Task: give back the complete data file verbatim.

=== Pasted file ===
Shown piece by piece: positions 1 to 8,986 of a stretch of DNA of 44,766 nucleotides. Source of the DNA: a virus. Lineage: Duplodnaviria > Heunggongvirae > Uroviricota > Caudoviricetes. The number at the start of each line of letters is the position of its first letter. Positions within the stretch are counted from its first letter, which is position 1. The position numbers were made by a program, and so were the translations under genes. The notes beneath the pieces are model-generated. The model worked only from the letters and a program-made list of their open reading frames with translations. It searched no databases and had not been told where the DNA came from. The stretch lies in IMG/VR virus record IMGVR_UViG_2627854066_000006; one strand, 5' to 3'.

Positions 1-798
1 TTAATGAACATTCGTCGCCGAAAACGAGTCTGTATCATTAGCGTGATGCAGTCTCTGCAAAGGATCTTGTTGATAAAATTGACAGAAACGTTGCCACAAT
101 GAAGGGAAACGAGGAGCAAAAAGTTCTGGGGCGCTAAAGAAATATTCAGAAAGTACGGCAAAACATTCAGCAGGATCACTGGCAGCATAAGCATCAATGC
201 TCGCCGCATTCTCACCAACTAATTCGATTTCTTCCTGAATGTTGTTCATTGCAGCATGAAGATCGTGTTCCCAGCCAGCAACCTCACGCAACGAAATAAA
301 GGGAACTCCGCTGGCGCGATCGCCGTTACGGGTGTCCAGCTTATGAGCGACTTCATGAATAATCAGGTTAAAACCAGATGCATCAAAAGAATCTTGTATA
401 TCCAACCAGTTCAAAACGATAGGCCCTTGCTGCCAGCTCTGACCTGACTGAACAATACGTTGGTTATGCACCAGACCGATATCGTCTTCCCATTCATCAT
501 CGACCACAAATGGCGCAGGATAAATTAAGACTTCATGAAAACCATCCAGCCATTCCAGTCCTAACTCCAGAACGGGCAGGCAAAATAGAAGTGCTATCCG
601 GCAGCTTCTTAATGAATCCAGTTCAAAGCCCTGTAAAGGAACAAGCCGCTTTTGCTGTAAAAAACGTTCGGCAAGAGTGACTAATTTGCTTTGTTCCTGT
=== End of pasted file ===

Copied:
Shown piece by piece: positions 1 to 8,986 of a stretch of DNA of 44,766 nucleotides. Source of the DNA: a virus. Lineage: Duplodnaviria > Heunggongvirae > Uroviricota > Caudoviricetes. The number at the start of each line of letters is the position of its first letter. Positions within the stretch are counted from its first letter, which is position 1. The position numbers were made by a program, and so were the translations under genes. The notes beneath the pieces are model-generated. The model worked only from the letters and a program-made list of their open reading frames with translations. It searched no databases and had not been told where the DNA came from. The stretch lies in IMG/VR virus record IMGVR_UViG_2627854066_000006; one strand, 5' to 3'.

Positions 1-798
1 TTAATGAACATTCGTCGCCGAAAACGAGTCTGTATCATTAGCGTGATGCAGTCTCTGCAAAGGATCTTGTTGATAAAATTGACAGAAACGTTGCCACAAT
101 GAAGGGAAACGAGGAGCAAAAAGTTCTGGGGCGCTAAAGAAATATTCAGAAAGTACGGCAAAACATTCAGCAGGATCACTGGCAGCATAAGCATCAATGC
201 TCGCCGCATTCTCACCAACTAATTCGATTTCTTCCTGAATGTTGTTCATTGCAGCATGAAGATCGTGTTCCCAGCCAGCAACCTCACGCAACGAAATAAA
301 GGGAACTCCGCTGGCGCGATCGCCGTTACGGGTGTCCAGCTTATGAGCGACTTCATGAATAATCAGGTTAAAACCAGATGCATCAAAAGAATCTTGTATA
401 TCCAACCAGTTCAAAACGATAGGCCCTTGCTGCCAGCTCTGACCTGACTGAACAATACGTTGGTTATGCACCAGACCGATATCGTCTTCCCATTCATCAT
501 CGACCACAAATGGCGCAGGATAAATTAAGACTTCATGAAAACCATCCAGCCATTCCAGTCCTAACTCCAGAACGGGCAGGCAAAATAGAAGTGCTATCCG
601 GCAGCTTCTTAATGAATCCAGTTCAAAGCCCTGTAAAGGAACAAGCCGCTTTTGCTGTAAAAAACGTTCGGCAAGAGTGACTAATTTGCTTTGTTCCTGT